Not only is herpes zoster (HZ) incidence higher in patients with rheumatoid arthritis (RA) compared with the general population, but past research has suggested risk could be further increased with disease-modifying antirheumatic drugs (DMARDs).

In fact, real-world data have indicated that HZ incidence is approximately twofold higher with tofacitinib, an oral Janus kinase inhibitor for the treatment of RA, compared with biological DMARDs (bDMARDs), according to a study in Annals of the Rheumatic Diseases.

Oregon Health & Science University–led researchers point out that current American College of Rheumatology guidelines conditionally recommend that patients with RA who are aged 50 years or older receive HZ vaccine prior to tofacitinib or bDMARDs.

The researchers explain that they previously evaluated the immunogenicity of a live attenuated zoster vaccine (LZV), administered 2 to 3 weeks prior to tofacitinib or placebo with background conventional synthetic DMARDs and found that both groups had similar varicella zoster virus (VZV)–specific immune responses. In addition, overall immune responses were determined to be comparable with those of healthy volunteers in previous studies.

Now, the study team has followed that patient cohort in an open-label, long-term extension (LTE) study of tofacitinib.

Patients enrolled in the index study could join ORAL Sequel 14 weeks postvaccination, where they received open label tofacitinib 5 mg or 10 mg two times per day, as well as any background RA therapy. With 27 months of follow-up, postvaccination, adverse events (AEs), including discontinuations due to AEs, were recorded during the study within 28 days of the last dose. 

Researchers calculated incidence rates (IRs; patients with events/100 patient-years (PY)) and 95% CIs for HZ post-vaccination based on time to first event, with patients not reporting an event censored at last treatment dose. They also evaluated short-term VZV-specific immunity at baseline and Week 6 postvaccination during the index study.

Vaccine-related AEs in the index study included mild injection-site pain, swelling, redness, itching, and myalgia. Disseminated vaccine-strain varicella was also reported in a patient with no previous exposure to VZV.

With rollover into the ORAL Sequel, 100 patients received either an average tofacitinib dose of 5 mg (n = 46) or 10 mg (n = 54) two times per day. Mean (range) tofacitinib exposure was 489 (46-811) days and overall exposure was 139 PY, according to the study.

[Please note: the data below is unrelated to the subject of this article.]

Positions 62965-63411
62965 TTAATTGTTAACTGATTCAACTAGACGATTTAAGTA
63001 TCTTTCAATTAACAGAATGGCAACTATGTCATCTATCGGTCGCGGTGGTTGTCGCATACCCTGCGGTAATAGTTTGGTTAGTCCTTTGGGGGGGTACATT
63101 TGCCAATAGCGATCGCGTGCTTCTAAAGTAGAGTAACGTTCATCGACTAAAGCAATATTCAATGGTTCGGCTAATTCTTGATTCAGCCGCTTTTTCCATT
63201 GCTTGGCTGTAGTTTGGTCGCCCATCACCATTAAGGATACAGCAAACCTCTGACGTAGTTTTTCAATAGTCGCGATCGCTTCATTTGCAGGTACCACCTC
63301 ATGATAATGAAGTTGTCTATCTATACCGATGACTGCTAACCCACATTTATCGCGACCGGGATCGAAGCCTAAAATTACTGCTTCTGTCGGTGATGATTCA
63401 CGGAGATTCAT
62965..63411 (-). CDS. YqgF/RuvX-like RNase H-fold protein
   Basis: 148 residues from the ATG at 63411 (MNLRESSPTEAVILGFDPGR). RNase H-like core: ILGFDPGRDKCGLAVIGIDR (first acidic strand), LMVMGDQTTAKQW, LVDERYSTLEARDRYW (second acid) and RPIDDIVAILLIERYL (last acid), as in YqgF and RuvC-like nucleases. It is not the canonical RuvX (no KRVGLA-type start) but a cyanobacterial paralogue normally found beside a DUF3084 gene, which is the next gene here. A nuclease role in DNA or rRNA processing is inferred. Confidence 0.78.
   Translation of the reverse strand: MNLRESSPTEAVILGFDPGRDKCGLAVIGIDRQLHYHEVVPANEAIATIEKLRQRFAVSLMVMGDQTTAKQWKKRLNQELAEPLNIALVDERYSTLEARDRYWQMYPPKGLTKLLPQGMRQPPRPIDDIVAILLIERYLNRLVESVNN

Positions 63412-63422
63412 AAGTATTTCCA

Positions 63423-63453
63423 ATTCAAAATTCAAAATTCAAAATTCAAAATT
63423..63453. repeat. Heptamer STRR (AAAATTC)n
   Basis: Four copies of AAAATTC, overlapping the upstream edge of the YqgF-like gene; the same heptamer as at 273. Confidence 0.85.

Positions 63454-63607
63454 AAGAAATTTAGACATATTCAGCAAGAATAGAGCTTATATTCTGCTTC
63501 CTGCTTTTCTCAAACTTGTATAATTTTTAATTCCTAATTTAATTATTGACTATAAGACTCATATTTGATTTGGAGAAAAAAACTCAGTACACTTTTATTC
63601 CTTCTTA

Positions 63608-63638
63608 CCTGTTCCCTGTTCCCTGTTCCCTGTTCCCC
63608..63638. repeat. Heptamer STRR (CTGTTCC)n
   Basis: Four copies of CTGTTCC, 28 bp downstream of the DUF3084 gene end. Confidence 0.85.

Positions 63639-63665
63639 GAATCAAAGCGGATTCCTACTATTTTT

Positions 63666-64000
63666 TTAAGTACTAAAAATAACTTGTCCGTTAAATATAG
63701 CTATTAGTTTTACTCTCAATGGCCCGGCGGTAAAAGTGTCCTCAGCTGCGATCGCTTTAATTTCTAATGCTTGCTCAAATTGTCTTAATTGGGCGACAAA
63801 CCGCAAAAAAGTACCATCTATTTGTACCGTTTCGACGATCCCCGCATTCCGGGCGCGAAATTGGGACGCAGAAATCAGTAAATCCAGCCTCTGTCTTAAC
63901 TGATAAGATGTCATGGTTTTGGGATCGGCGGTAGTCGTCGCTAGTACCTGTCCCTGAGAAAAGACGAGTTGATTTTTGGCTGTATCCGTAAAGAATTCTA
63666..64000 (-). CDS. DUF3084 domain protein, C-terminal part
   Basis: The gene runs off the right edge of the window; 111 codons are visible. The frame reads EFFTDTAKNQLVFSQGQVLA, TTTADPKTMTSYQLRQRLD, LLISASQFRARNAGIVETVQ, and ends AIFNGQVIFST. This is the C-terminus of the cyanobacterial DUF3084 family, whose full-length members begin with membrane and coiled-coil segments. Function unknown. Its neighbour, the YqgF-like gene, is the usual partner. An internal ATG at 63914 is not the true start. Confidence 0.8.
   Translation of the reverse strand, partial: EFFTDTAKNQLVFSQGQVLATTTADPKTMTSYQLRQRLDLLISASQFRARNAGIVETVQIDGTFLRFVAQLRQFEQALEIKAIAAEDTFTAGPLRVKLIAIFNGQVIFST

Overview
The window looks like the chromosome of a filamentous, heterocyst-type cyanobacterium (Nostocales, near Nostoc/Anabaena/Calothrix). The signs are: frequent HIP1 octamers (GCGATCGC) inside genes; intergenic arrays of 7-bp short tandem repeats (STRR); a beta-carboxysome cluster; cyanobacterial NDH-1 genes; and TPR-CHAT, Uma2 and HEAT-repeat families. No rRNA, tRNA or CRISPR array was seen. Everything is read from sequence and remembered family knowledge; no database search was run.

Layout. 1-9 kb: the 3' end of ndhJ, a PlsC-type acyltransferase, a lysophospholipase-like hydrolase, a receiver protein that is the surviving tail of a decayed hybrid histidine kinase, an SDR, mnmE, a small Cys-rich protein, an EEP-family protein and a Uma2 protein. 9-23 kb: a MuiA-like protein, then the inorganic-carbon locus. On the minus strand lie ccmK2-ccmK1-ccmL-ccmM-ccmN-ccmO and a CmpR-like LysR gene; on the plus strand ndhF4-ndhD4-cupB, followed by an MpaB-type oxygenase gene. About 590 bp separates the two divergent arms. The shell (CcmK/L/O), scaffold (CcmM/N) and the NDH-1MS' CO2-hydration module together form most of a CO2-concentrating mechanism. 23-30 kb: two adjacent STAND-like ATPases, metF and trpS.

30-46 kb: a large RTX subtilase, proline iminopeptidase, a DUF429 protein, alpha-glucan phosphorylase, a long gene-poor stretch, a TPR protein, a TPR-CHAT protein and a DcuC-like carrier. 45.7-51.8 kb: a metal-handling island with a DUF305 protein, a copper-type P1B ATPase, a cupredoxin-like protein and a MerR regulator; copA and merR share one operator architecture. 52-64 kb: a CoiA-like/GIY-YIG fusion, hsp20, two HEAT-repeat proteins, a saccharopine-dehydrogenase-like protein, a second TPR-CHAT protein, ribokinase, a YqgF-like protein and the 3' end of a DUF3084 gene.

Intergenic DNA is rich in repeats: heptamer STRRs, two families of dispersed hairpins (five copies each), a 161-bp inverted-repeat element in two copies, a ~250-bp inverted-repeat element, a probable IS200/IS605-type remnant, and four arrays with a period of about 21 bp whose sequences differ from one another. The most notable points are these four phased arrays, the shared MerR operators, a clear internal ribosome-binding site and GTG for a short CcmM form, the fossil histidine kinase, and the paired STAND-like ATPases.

Results indicate that LZV did not provide adequate protection to all patients. Researchers report that five HZ cases (#1–5) occurred in the LTE study 218, 280, 748, 741, and 544 days postvaccination, respectively (IR = 3.60 (1.17, 8.39). 

Cases #1 through #4 were monodermatomal, and case #5 involved five dermatomes, according to the report, which notes that all HZ events were mild/moderate in severity and resolved with antiviral treatment. 

“These results suggest that LZV may not provide adequate long-term protection, as previously demonstrated in healthy individuals aged ≥60 years 3 years post-vaccination, in which HZ risk was reduced by 51%,” the authors write. “While it is possible that LZV booster vaccinations may improve vaccine efficacy, to date there is a lack of data on the use and timing of booster vaccinations, and no recommendations on the use of LZV booster vaccinations currently exist. This highlights the importance of evaluating the newly approved subunit non-live vaccine (Shingrix) in patients with RA receiving tofacitinib.”

The CDC recommends the recombinant zoster vaccine, Shingrix, as preferred over zoster vaccine live, marketed as Zostavax, for the prevention of HZ and related complications. The CDC recommends two doses of Shingrix separated by 2 to 6 months for immunocompetent adults aged 50 years and older, whether or not they report a prior episode of HZ or have received a prior dose of Zostavax.

The recombinant zoster vaccine also is urged for patients who have chronic medical conditions, including RA, as well as chronic renal failure, diabetes mellitus, and chronic pulmonary disease, unless a contraindication or precaution exists. Both vaccines also are considered safe for patients taking low-dose immunosuppressive therapy, who are anticipating immunosuppression or have recovered from an immunocompromising illness.

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